The Korea Herald


Seeing family through eyes of daughter-in-law

MBC’s new documentary series depicts daughter-in-law as ‘Woman in Wonderland’

By Im Eun-byel

Published : April 11, 2018 - 15:45

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The word “myeoneuri,” which means daughter-in-law in Korean, denotes much more than just a legal familiar relationship. It is a word loaded with layers of meaning, reflecting the position that a daughter-in-law occupies in the patriarchal Korean society.

In recent years, entertainment contents discussing daughters-in-law have been a hit, such as documentary film “Myeoneuri: My Son’s Crazy Wife” and webtoon “Myeoneuragi.” Both works explore the reality of marriage, portraying what it is like to be a daughter-in-law in Korea.

(Yonhap) (Yonhap)

Korea’s major network MBC is jumping on the bandwagon with a documentary reality show titled “Woman in Wonderland.” The show features three daughters-in-law in different situations -- one is newly married, another is pregnant and the other runs a restaurant with her parents-in-law. 

Cast of “Woman in Wonderland” / MBC Cast of “Woman in Wonderland” / MBC

Despite the differences, the three women are in a similar situation when it comes to dealing with their in-laws. They are all expected, or at least they feel obligated, to take care of domestic chores, “being a good mother and a wife.”

The show, produced by Studio Takeone, won a chance to air its program on MBC in a competition held last year in which 138 works were submitted. MBC selected the show, with the view that daughters-in-law are at the forefront of Korea’s societal problems, such as gender discrimination and excessive emphasis on hierarchy.

Producer Park Ji-ah was inspired by the web cartoon series “Myeoneuragi.” One of her acquaintances, a 26-year-old single woman recommend the cartoon to her. At the time, Park wondered why the person would be interested in the cartoon, as she was single. 

Producer Park Ji-ah (left) and Lee Young-baek speak during a media briefing held Tuesday at MBC headquarters in Digital Media City in western Seoul. / MBC Producer Park Ji-ah (left) and Lee Young-baek speak during a media briefing held Tuesday at MBC headquarters in Digital Media City in western Seoul. / MBC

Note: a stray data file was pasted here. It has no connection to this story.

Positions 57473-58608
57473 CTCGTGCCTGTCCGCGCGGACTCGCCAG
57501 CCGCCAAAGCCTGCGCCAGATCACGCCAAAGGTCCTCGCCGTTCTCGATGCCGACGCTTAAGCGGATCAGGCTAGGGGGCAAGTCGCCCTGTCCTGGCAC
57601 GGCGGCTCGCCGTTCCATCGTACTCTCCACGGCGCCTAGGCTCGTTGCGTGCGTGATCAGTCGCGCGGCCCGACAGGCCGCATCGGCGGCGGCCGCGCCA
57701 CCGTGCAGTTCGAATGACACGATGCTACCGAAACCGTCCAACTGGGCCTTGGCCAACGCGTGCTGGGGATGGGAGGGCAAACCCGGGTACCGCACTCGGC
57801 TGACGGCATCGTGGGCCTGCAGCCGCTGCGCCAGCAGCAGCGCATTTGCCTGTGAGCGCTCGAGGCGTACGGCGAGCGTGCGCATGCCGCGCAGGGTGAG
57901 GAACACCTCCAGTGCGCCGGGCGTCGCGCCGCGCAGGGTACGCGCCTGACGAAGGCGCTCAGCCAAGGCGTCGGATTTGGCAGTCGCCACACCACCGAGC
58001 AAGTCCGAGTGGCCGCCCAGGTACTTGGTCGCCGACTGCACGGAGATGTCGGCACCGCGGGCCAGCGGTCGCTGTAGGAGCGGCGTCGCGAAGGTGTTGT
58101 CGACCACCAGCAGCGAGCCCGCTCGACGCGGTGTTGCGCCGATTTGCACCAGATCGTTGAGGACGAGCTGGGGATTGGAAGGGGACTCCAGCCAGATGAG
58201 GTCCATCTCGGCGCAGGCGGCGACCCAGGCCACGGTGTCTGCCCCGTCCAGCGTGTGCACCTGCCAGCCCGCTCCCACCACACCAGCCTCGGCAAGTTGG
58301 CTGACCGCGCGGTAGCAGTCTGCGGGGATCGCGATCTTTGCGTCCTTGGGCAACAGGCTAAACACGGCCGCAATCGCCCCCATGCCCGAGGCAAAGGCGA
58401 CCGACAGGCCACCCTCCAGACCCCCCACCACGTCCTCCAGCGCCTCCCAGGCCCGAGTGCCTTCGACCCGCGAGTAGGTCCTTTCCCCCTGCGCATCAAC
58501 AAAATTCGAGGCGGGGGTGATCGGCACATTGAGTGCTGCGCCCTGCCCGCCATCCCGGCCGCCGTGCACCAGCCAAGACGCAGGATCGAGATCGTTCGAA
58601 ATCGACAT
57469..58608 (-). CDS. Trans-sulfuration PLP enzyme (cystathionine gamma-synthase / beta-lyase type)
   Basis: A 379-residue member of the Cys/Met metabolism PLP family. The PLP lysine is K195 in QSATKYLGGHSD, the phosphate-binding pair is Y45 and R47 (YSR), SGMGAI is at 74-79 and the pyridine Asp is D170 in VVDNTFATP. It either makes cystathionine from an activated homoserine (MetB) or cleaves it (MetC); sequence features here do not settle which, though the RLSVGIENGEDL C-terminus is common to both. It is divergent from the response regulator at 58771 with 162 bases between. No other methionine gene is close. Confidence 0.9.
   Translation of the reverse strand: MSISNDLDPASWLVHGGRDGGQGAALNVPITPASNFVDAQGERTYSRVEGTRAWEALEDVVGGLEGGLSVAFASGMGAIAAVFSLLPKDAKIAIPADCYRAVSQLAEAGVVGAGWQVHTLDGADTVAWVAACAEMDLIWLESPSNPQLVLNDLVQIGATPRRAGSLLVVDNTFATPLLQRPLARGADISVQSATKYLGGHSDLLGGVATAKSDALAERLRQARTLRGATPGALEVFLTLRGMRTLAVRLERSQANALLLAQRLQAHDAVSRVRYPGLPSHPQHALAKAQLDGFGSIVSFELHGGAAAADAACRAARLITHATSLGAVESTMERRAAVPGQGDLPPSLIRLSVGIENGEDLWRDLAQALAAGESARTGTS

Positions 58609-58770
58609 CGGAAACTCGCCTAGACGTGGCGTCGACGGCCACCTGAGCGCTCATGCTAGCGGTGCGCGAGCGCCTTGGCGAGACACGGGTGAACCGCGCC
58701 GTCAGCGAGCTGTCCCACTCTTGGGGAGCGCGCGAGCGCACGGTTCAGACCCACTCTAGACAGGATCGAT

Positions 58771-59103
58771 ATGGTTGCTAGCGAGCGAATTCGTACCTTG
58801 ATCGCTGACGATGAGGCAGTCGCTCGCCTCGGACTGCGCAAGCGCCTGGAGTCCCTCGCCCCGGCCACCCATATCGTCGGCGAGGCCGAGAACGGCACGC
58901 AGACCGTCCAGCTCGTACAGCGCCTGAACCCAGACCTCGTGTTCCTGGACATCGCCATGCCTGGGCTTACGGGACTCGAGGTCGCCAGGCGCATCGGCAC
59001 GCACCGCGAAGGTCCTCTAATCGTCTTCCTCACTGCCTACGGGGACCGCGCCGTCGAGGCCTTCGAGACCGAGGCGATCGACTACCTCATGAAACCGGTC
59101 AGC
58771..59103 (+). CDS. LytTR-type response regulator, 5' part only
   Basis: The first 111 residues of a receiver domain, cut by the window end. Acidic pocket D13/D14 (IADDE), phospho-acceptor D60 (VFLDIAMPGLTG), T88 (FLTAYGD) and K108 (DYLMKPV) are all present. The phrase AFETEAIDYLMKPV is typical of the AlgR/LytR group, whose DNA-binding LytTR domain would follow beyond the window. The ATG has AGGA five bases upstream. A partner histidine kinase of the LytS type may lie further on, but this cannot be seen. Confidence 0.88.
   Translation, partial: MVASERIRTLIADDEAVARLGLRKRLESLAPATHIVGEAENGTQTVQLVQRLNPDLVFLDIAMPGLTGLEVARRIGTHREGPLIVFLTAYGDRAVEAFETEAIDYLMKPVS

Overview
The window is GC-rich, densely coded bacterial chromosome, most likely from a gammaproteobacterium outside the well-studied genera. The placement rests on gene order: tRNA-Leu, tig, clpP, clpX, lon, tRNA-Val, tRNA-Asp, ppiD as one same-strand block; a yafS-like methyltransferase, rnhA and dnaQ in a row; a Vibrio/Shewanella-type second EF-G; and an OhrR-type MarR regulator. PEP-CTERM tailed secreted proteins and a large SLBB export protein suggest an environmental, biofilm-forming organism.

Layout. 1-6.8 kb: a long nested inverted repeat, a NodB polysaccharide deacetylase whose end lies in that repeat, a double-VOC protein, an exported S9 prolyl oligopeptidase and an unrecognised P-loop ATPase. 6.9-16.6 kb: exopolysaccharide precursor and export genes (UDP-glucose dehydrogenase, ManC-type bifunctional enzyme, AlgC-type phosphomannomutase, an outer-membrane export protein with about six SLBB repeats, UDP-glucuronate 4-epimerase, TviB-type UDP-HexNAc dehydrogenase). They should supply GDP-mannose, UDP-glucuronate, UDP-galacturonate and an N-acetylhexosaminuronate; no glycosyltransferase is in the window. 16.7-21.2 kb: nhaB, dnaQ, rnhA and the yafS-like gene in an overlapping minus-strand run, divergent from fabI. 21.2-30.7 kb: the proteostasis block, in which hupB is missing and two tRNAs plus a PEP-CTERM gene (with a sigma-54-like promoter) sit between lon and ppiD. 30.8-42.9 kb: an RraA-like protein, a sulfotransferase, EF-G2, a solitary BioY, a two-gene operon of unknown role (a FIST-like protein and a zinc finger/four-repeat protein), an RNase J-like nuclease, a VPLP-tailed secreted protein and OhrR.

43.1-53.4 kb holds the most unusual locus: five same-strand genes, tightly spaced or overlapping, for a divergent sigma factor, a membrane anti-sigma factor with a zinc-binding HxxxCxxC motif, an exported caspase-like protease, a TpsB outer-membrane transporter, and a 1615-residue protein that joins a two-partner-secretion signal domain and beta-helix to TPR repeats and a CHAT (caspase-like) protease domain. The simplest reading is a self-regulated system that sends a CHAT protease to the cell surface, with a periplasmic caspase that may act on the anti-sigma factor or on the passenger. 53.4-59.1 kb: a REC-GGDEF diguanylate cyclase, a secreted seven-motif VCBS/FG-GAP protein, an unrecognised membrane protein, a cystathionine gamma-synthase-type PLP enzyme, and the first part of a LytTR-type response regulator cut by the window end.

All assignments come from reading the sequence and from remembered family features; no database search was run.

“But then, I was shocked with the detailed perspective of the cartoon. Even my male friends, who are married, empathized with it, saying that they are stressed by the complex position of their wives,” she said. “I thought, the subject can be of interest to many.”

The producer hopes that viewers‘ fantasies about marriage can be shattered.

“People often fantasize about marriage. They should know what is coming to them. It is important for them to be educated,” she said. “I wish that the show could be used as an educational material for marriage.”

In the first episode of the show, the daughters-in-law are at the in-laws’ houses during the Lunar New Year holidays. It is widely expected of couples to visit men’s houses first during the holidays in Korea.

The daughters-in-law find themselves pressured to take care of family members, cooking and preparing meals and snacks for them. A contrasting scene is pictured, where all the men sit in front of the TV.

While there have been some TV shows that describe conflicts between daughters-in-law and mothers-in-law, the production team argued that “Woman in Wonderland” sets itself apart from others by shedding light on a social problem.

“Many of the shows focused on character confrontations between two women. But this problem is actually a social one, problem of an uneven playing field,” producer Lee Young-baek, who was in charge of the production competition, said.

As the show is a documentary reality show, it doesn’t offer solutions or advice, but rather jus watches the families. Producer Park stressed, careful observation is needed and sometimes can be helpful.

“A spotlight has to be given to daughters-in-law, who have been neglected. It’s my job as a producer to shine light on hidden aspects of life,” Park said.

Three episodes of “Woman in Wonderland” are to air Thursdays at 8:55 p.m. starting this week.

By Im Eun-byel (